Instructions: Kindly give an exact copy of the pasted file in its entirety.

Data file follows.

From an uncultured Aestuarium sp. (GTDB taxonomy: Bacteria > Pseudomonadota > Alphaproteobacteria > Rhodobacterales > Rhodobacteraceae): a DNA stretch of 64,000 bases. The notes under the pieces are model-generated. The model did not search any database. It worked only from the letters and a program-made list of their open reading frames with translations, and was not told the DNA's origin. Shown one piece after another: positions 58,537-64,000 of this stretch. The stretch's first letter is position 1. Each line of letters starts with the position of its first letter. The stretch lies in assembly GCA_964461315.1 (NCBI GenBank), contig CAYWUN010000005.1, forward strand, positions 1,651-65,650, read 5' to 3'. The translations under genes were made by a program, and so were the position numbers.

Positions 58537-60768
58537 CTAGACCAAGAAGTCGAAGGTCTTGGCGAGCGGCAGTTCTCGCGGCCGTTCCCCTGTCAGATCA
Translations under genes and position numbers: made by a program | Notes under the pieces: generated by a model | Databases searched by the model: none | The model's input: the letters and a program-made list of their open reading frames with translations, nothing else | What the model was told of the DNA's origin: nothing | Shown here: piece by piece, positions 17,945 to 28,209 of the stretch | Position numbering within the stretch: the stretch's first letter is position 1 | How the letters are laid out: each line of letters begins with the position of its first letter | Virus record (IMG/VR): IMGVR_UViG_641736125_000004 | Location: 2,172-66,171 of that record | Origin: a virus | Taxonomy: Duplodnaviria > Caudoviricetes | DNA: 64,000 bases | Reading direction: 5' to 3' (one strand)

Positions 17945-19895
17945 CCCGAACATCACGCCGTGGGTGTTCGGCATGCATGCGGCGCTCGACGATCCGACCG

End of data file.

From an uncultured Aestuarium sp. (GTDB taxonomy: Bacteria > Pseudomonadota > Alphaproteobacteria > Rhodobacterales > Rhodobacteraceae): a DNA stretch of 64,000 bases. The notes under the pieces are model-generated. The model did not search any database. It worked only from the letters and a program-made list of their open reading frames with translations, and was not told the DNA's origin. Shown one piece after another: positions 58,537-64,000 of this stretch. The stretch's first letter is position 1. Each line of letters starts with the position of its first letter. The stretch lies in assembly GCA_964461315.1 (NCBI GenBank), contig CAYWUN010000005.1, forward strand, positions 1,651-65,650, read 5' to 3'. The translations under genes were made by a program, and so were the position numbers.

Positions 58537-60768
58537 CTAGACCAAGAAGTCGAAGGTCTTGGCGAGCGGCAGTTCTCGCGGCCGTTCCCCTGTCAGATCA
Translations under genes and position numbers: made by a program | Notes under the pieces: generated by a model | Databases searched by the model: none | The model's input: the letters and a program-made list of their open reading frames with translations, nothing else | What the model was told of the DNA's origin: nothing | Shown here: piece by piece, positions 17,945 to 28,209 of the stretch | Position numbering within the stretch: the stretch's first letter is position 1 | How the letters are laid out: each line of letters begins with the position of its first letter | Virus record (IMG/VR): IMGVR_UViG_641736125_000004 | Location: 2,172-66,171 of that record | Origin: a virus | Taxonomy: Duplodnaviria > Caudoviricetes | DNA: 64,000 bases | Reading direction: 5' to 3' (one strand)

Positions 17945-19895
17945 CCCGAACATCACGCCGTGGGTGTTCGGCATGCATGCGGCGCTCGACGATCCGACCG